We were targeting Goat Lake that evening — 5 miles of hiking away — but we revised our goals after a couple hours walking in the dark. That night happened to be the super moon, which we’d forgotten about until the trail briefly saddled Goat Ridge and we beheld the huge orange orb glowing low in the sky to the South.

Goat Ridge, by the way, is a super cool trail. It skirts a 6,500-foot ridge with a view of Mount Rainier on one side and Mount Adams on the other, and gets you to a legit alpine zone very quickly.

We were a little worried about campsites on top of the ridge and uncertain why Goat Lakes said “restricted access” on the map, so we parked ourselves for the night on a high, flat drainage just below the last climb to the ridge and Hawkeye Point. It was windy as hell, but we managed to construct a wind wall with our tarp and cook some mashed potatoes with my pop can alcohol stove. Idahoan mashed potato flakes with summer sausage and cheddar was our preferred dinner.

It was another cold night, 6,000 feet up with a massive windchill. I spent the night waking up and trying to position my SOL emergency bivy over my face to block the wind and the blinding moonlight.

Day 3: From the Mountains to the Valley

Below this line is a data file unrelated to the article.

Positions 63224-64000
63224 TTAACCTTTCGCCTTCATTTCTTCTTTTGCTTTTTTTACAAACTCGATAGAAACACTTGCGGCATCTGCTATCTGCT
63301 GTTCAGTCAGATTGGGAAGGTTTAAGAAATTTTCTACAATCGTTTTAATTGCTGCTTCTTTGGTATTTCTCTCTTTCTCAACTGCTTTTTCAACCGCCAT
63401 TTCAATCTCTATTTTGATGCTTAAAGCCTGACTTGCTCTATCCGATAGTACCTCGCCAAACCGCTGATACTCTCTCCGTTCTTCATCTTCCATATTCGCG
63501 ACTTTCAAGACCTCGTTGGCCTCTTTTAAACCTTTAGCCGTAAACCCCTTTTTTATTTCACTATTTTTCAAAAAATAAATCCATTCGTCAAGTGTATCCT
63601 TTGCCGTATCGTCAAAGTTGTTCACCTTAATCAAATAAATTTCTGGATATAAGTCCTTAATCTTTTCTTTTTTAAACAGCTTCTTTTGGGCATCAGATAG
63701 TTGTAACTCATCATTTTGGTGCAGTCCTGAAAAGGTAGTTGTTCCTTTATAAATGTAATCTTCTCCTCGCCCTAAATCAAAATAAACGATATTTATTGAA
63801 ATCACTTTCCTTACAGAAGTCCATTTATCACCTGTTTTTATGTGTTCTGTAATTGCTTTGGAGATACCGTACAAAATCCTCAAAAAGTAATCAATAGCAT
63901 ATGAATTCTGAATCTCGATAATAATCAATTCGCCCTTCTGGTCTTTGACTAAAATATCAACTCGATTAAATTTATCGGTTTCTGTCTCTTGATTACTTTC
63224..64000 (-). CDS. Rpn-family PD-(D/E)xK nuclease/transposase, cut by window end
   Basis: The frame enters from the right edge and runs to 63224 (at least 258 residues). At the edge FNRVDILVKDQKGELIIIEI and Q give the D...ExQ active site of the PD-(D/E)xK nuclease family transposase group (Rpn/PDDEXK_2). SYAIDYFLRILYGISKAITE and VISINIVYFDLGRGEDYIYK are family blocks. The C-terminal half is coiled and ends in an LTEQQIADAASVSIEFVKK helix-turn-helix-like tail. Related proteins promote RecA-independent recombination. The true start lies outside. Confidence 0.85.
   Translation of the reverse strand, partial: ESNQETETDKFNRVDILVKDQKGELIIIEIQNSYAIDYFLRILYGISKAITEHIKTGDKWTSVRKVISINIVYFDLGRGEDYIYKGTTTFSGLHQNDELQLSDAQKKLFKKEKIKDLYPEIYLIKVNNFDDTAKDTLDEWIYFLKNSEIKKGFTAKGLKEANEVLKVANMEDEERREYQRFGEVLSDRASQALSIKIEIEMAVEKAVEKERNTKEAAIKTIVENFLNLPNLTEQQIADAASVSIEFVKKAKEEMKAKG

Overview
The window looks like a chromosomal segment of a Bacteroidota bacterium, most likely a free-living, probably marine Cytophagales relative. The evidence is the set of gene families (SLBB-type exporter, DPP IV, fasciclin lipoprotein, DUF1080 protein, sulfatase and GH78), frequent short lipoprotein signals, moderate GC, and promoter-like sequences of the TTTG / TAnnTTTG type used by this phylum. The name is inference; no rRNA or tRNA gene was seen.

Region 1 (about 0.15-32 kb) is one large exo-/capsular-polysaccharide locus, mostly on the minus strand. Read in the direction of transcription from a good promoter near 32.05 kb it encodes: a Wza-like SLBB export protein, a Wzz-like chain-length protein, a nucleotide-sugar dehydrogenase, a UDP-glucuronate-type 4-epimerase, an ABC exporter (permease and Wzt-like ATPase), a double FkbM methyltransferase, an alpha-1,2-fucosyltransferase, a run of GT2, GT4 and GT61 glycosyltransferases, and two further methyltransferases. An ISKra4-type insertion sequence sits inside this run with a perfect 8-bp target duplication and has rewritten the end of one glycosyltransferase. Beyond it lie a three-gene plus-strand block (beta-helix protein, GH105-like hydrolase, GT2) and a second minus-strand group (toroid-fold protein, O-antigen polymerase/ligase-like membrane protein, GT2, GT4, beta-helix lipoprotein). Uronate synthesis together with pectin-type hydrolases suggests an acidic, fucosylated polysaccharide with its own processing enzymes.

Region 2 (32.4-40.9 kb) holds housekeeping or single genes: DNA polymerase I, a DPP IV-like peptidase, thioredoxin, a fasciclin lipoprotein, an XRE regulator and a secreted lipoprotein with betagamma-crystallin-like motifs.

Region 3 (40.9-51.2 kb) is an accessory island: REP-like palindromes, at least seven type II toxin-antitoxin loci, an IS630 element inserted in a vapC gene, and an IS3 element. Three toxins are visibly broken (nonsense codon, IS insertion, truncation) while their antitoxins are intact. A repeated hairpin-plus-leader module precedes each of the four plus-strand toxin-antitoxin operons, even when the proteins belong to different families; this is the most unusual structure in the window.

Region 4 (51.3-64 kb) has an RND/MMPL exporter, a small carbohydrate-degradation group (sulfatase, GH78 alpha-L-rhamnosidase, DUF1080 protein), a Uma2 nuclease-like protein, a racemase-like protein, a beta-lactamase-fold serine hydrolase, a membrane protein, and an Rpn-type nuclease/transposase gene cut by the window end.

We woke up just before sunrise and packed our stuff double-time. We wanted to get up on top of the ridge for sunrise. As we crested Goat Ridge, Mount Saint Helens and its foothills lit up pink across Gifford Pinchot National Forest.

 We camped next to that ilttle stream

We camped next to that ilttle stream

We finally got the view to the South we’d been missing all last night and saw Adams looking spectacular in the morning light. We were scrambling to get to Hawkeye Point and get a look at the big dogg: Rainier to the North. We hiked between several campsites with nicely-built rock walls to block the wind. This made us second-guess our choice to stop early the night before, but I argued that the water was worth it.

Hawkeye Point offered precisely what we came to Goat Rocks for: a view of Mount Rainier one way and Mount Adams the other way — not to mention St. Helens, Goat Rocks and Goat Ridge below. It was amazing! And windy!

I set to work stacking up a windblock to cook behind, and tried repeatedly to boil water. The stove kept going out and we were running out of alcohol. I learned that if I held the pot above the stove for a few minutes while it warmed up, I could finally set it down without snuffing out the flame. We managed to get the water hot enough to steam twice — good enough to make under-extracted coffee and instant oatmeal atop an alpine ridge, amongst a string of volcanoes, overlooking a large herd of mountain goats.